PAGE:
Black Hole (Graphic Novel)
Publication Date: January 8, 2008
Black Hole by Charles Burns, a cautionary graphic tale about young adults, examines the moral complexities of teenage sex, violence, peer pressure, and drug and alcohol abuse. Set near Seattle in the 1970’s Burns criticizes, in stunning black and white artwork, premarital sex, teenage angst, bullying, sexually-transmitted disease, loneliness and alienation, casual drug and alcohol use, emotional distress, and gun violence. With the creation of this intelligent but odd (in a very good way) graphic novel I suspect that Charles Burns not only worked through some of his own high-school issues but is also prepping his children and millions of others by shining a grave, yet convincing, light on the possibilities they might one day face. Black Hole is not a book for teenagers but about them and I highly caution parents to read it cover to cover before allowing their children access to it. It is by nature graphic, lewd, obscene, violent, and strange and serves as a warning to the potential hazards that a majority of teenagers will face while growing up. What makes it a very good book is that it is lewd, graphic, obscene and violent. What I mean is that the harsh realities of the teenage battlefield are penned here in all their gory details as a warning to the likely hazards and peer pressures encountered while growing through puberty into adulthood. To be sure, Burns pulls no punches.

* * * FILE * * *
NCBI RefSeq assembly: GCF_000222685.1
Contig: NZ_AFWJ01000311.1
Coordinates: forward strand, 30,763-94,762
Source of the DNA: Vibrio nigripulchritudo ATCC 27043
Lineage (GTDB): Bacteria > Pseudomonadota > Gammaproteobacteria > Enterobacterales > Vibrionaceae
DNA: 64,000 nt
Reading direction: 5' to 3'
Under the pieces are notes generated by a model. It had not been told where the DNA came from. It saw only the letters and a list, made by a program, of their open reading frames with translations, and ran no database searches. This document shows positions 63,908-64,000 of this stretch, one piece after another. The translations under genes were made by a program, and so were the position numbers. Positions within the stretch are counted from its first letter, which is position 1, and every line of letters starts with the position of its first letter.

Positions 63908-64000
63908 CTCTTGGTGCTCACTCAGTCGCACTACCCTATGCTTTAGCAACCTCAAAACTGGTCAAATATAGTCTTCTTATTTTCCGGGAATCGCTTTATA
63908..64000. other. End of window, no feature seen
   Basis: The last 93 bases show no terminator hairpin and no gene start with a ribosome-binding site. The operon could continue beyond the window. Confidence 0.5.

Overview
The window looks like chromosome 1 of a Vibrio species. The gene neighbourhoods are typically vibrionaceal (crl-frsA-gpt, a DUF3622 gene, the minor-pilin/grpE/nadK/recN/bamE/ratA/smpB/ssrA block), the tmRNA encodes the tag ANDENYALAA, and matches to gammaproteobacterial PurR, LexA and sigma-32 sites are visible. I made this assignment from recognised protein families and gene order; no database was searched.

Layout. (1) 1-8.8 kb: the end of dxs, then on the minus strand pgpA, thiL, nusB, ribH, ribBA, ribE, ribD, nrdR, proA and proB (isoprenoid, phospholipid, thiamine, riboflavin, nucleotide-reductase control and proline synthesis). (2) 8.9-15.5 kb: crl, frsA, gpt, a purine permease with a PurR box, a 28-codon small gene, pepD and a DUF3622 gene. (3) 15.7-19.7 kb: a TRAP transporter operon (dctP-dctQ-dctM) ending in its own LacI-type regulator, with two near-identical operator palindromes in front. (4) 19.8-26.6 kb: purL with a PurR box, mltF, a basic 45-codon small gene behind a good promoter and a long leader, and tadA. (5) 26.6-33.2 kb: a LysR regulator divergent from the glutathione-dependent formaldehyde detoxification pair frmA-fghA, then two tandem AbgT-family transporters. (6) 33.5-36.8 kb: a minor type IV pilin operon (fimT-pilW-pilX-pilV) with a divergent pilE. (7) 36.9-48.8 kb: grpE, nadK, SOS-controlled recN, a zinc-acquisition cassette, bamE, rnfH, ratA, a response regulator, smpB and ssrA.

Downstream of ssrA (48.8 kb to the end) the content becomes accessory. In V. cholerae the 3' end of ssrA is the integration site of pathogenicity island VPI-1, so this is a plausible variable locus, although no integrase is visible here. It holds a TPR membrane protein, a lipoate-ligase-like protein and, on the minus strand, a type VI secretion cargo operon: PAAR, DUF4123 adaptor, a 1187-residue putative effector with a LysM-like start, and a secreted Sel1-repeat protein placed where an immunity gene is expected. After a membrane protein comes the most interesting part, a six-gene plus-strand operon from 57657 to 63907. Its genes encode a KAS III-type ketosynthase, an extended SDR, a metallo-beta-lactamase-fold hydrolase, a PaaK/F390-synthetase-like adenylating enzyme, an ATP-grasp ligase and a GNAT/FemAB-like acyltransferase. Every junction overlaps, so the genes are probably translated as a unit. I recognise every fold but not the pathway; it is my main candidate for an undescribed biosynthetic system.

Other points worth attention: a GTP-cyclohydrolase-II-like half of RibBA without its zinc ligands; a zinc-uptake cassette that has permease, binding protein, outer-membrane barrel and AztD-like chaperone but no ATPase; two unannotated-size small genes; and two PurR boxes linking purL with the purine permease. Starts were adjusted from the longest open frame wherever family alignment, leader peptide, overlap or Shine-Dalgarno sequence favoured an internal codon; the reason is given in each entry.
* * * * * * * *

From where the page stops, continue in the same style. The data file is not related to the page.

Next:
There’s a mysterious (mutated?/interstellar?/alien?) sexually-transmitted disease on the loose and it’s causing both the most bizarre hallucinations Seattle’s teenagers have ever encountered and some very abnormal physical manifestations to occur including a series of random genetic mutations such as extra mouths, sloughing skin, Elephantiasis, vestigial tails, horn nubbins, Cystic Acne, and numerous other afflictions and physical ailments. The disease is affecting the outward appearances of the sexually active teens in the area. The noticeable physical indicators however, make it quite clear which teens are experimenting with sex and which are not. Many of the local parents are in a panic and the young adults affected now have to deal with a previously invisible class of teenager: the sexually active. Haircuts, clothes, casual drug use, language, and attitudes come straight out of the 70’s central casting but this story really could have been told any where in any time.
Many of the drawings in Black Hole are grotesque, disturbing, twisted, and macabre but they are also sublime, thought-provoking, and beautiful in a strange, “never-before-seen-and-totally-creative” way. The black and white art in no way deters from this story. In fact, it enhances the plot with blunt, non-distracting depictions of the immoral wrong-doings taking place. And while the ending is a bit unresolved and somewhat ambiguous, considering the moral dilemmas presented, it made perfect sense to me. Many of the peer pressure teenaged issues Burns presents will remain long after we are gone and their resolutions will be as vague and unsolved as they are today.
File with: Black and white art, the 70’s, alienation, body mutations, paranoia, bullying, sex, drugs, violence, freaks, geeks, nudity, and abuse (all kinds.)
4 stars out of 5